Thursday, 22 January 2015

2nd Sunday after Epiphany 18 Jan 2015 Sermon

2nd Sunday after Epiphany 18.1.15 Two miracles

The miracle of Cana was Our Lord’s first public miracle, the first of many.

Of all the other miracles there is one in particular which could be understood as a completion of this first miracle. First, He changes water into wine. Later, He changes wine into blood.

The first miracle represents God’s bounty, for which we are grateful - things such as life, food, wine, all the things we enjoy and value.

If that was all we would probably be happy with that.

But God wants to go further. So He gives us the second miracle.

And this is why He has so few friends. Because the second miracle (turning wine into blood) is a source of anguish to the world.

The same God who will bless us beyond our dreams also asks for some response.

He asks us to be involved, to participate.

This means that we learn to give as He does, to be willing to suffer for the good of others.

Jesus is asking us to accept this higher blessing. Is this a blessing – to be invited to share someone’s suffering? We come to see that it is so.

St Hilary observed that to be human is to be more than just beasts in the field; content to graze, making sure the stomach is full.

We are meant for higher things, to know the difference between good and evil, to keep the commandments.

But not to stop there either. We are not just to obey God but to share in His life. We are not just His servants, but His children.

To share in the life of God means, as far as it is humanly possible, to be like God Himself; to be like Our Lord in His humanity: especially to be able to give of ourselves.

Of all the qualities a human has the one we admire most is the ability to give one’s life for another. Thus we honour people who have done that, like fallen soldiers.

We don’t admire someone who just knows how to have a good time; but we do admire someone who makes some kind of sacrifice.

Of all the things Jesus did in our midst, by far the most admirable is that He died for us.

This is the level He takes us to; that we are (at least in principle) willing to lay down our lives for each other.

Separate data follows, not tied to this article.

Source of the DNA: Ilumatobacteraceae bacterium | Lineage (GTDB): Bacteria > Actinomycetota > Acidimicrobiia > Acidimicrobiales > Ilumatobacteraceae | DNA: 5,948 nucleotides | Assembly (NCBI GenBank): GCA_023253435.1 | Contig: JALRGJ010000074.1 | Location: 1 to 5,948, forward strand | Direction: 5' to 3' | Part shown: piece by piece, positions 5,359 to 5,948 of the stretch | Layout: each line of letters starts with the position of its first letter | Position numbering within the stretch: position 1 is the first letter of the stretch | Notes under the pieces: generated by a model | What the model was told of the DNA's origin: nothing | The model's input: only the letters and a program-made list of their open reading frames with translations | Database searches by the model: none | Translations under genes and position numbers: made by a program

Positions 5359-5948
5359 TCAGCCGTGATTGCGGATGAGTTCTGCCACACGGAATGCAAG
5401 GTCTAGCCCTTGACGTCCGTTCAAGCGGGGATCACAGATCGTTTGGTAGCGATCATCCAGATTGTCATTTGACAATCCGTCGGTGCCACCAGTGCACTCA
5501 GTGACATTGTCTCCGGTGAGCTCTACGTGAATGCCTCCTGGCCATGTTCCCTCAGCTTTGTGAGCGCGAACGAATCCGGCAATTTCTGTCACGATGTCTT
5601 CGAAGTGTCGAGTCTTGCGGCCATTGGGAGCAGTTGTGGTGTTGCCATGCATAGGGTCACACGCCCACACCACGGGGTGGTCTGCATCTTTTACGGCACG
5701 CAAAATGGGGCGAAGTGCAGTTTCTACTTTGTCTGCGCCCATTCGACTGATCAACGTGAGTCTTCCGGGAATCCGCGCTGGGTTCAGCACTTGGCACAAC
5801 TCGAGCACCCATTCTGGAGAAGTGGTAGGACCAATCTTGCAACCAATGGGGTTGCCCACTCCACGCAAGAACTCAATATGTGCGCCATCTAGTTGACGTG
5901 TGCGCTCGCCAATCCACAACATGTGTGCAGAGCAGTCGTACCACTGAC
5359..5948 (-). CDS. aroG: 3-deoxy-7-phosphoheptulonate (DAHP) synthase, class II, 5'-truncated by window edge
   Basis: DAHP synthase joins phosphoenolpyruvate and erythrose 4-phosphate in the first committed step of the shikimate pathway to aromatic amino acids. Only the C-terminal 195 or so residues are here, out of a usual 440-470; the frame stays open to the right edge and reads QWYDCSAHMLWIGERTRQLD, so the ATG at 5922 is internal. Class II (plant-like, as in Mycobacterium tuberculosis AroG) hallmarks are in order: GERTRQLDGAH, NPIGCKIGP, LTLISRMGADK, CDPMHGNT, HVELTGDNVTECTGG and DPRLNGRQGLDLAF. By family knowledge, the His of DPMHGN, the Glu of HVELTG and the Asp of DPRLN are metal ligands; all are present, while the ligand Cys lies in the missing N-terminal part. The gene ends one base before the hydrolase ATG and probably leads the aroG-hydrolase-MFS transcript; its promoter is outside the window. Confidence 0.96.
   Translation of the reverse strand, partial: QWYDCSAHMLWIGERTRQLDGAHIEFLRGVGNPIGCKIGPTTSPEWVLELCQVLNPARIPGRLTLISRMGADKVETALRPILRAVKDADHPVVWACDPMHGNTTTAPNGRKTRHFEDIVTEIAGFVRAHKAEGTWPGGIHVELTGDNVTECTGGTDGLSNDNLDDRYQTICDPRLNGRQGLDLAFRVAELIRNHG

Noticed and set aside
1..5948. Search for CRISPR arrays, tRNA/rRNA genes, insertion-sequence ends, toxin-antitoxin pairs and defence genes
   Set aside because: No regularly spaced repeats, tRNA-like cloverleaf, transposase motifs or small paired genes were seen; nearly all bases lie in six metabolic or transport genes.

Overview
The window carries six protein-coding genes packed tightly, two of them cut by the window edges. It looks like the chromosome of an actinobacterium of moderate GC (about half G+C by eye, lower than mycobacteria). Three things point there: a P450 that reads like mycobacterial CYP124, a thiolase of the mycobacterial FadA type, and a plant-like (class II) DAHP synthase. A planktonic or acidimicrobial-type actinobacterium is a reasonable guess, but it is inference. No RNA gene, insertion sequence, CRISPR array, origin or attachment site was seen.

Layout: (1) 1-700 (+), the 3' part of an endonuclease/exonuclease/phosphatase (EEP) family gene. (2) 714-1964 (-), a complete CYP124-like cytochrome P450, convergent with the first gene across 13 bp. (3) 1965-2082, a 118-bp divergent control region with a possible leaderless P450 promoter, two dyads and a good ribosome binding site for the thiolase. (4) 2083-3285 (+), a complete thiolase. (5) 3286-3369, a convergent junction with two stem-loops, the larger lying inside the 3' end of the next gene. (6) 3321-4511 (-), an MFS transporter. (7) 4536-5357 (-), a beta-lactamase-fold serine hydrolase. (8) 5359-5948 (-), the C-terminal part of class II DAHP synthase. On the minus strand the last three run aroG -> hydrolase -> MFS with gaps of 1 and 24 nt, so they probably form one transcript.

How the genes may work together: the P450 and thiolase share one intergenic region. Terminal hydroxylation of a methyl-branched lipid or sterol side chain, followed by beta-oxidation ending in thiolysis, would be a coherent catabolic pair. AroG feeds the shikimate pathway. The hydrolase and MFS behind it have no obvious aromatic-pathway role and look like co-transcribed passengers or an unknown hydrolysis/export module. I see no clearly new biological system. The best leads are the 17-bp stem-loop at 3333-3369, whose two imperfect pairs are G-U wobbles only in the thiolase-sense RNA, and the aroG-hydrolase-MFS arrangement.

When Our Lord asked the apostles: can you drink the cup which I must drink (Mk 10,38) - it was the cup of sacrifice He meant. Can you be that close to Me that you will do as I did?

The first cup (wine) is easy to drink. That is merely to enjoy the bounty of God’s creation.

It is the second cup (blood) which is a much stronger drink. It requires character to drink from this cup.

If we are able to drink from it with full understanding and commitment it means we have grown to be genuine disciples of Our Lord.

And this is why Our Lord is not as popular as He ought to be - because this second level sounds too much like ‘religion’, too much like hard work!

Everyone likes to satisfy the sense experiences; not everyone wants to go to a spiritual level.

We may not be ready ourselves for that second cup. Let us say that every time we receive Holy Communion we can think of ourselves as being changed within, and becoming a better person; and our capacity to love is increased each time.

It is not all suffering in this life, of course. Many times we are allowed to taste of the festive cup of wine – meaning, any legitimate enjoyable experience. But when the occasions come we must be prepared to taste from the second cup as well.

Thus we have feasting and fasting in our lives.

Both cups are good for me and I will take them both.

No comments: